Resiliency - The Redundant Argument for Renewables
In Oklahoma, generators sell like hotcakes (especially after a good ice storm). The amazing thing is that home- and business-owners typically purchase a generator only for use in an emergency. They might sit unused for several years between outages (props to the utilities for their dependability). It's peace of mind that one purchases a generator for, and a contingency plan for a disaster.
I believe in planning for the worst case. In fact, generators can be life-saving in some instances. All I'm saying is there is a better way. By comparison, a solar array with battery backup is an equally effective option for an emergency, with the added bonus of being usable day-to-day. These systems pay for themselves, and provide resiliency in a disaster.
This was highlighted by CBS News in a recent article about Hurricane Florence (full story here). Due to historic rains, and massive floodings over 1 million Carolinians lost power during and after the storm. Coal and even nuclear power plants were taken offline, but Duke Energy's solar assets could have been up and producing the very next day. "The lesson, according to environmentalists: Utilities' vulnerability to major storms underscores the urgency of shifting to energy that it is not only clean and renewable, but also more resilient." It should be noted that many of the power outages were caused by transmission lines and substations being taken out, which happens regardless of the fuel type. Because the transmission was down, these utility-scale solar farms were not able to be utilized. Utilities are at a general disadvantage because their generation is so centralized and they depend so heavily on transmission infrastructure.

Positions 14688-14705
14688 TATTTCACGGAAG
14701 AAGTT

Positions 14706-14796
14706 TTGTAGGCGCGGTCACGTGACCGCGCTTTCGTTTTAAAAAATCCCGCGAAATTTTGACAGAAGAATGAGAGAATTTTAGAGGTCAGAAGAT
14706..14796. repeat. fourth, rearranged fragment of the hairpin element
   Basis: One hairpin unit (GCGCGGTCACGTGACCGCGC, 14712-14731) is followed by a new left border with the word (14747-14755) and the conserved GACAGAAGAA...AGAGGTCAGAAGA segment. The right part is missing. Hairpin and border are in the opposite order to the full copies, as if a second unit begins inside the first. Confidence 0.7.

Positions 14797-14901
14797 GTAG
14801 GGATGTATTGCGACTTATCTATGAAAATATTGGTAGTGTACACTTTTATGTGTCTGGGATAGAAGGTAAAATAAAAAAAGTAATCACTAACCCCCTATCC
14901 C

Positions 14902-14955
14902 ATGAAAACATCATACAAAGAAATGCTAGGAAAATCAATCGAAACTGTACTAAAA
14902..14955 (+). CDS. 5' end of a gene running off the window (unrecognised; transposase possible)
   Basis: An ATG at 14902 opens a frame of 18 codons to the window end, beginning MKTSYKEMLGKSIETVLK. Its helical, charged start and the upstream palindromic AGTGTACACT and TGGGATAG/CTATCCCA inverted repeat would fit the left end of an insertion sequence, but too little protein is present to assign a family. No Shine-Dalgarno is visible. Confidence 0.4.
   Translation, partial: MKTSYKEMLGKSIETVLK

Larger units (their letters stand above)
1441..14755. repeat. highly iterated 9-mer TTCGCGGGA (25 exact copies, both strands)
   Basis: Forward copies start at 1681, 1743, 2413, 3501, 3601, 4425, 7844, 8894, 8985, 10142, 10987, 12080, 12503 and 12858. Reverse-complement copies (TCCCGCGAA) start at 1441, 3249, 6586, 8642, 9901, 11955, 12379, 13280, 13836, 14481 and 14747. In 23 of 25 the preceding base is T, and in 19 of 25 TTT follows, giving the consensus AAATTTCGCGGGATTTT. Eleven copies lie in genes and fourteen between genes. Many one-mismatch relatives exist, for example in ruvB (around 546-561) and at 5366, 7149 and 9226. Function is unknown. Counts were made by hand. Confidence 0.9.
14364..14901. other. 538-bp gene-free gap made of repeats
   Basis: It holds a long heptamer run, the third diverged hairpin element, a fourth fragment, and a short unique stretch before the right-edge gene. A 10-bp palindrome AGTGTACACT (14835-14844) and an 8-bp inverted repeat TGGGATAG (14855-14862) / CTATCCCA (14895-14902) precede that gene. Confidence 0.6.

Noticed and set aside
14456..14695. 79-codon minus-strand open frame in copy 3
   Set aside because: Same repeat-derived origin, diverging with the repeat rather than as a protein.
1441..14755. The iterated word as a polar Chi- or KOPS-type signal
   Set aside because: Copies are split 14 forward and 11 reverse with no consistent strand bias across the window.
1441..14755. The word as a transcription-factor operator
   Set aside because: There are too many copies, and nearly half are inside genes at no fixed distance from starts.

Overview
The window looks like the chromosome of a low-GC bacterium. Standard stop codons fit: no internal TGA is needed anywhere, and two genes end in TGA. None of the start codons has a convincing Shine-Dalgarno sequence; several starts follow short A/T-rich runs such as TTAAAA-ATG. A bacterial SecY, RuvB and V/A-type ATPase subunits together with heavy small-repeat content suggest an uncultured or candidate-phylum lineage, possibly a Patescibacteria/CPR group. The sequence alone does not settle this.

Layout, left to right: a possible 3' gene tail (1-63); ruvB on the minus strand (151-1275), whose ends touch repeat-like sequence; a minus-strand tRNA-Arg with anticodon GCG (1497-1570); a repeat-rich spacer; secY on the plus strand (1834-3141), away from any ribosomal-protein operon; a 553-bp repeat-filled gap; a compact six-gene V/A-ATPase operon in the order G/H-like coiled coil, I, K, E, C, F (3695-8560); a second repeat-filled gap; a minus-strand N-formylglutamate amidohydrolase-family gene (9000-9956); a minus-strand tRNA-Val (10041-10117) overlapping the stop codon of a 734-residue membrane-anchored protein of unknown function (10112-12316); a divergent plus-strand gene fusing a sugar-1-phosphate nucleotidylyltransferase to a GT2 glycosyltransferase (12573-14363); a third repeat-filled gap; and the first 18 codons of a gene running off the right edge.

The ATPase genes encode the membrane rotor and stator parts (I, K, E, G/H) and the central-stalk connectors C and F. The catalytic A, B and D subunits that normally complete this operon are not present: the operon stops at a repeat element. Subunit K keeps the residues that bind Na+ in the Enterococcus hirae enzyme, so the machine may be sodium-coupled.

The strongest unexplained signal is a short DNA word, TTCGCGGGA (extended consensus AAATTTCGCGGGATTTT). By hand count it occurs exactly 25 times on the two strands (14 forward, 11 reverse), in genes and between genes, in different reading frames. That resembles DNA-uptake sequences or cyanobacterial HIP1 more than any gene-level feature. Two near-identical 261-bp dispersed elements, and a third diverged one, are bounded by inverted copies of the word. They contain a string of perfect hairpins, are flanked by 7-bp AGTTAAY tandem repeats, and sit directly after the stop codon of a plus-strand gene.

Concerning resiliency, distributed solar generation is the unrivaled champion. When distributed on rooftops throughout a city or town, solar with battery backup can be the most resilient power source we have. If prices continue to come down, and awareness continues to rise, I believe rooftop solar systems with battery storage will gain popularity for Carolinians and Oklahomans alike, looking for power after a storm.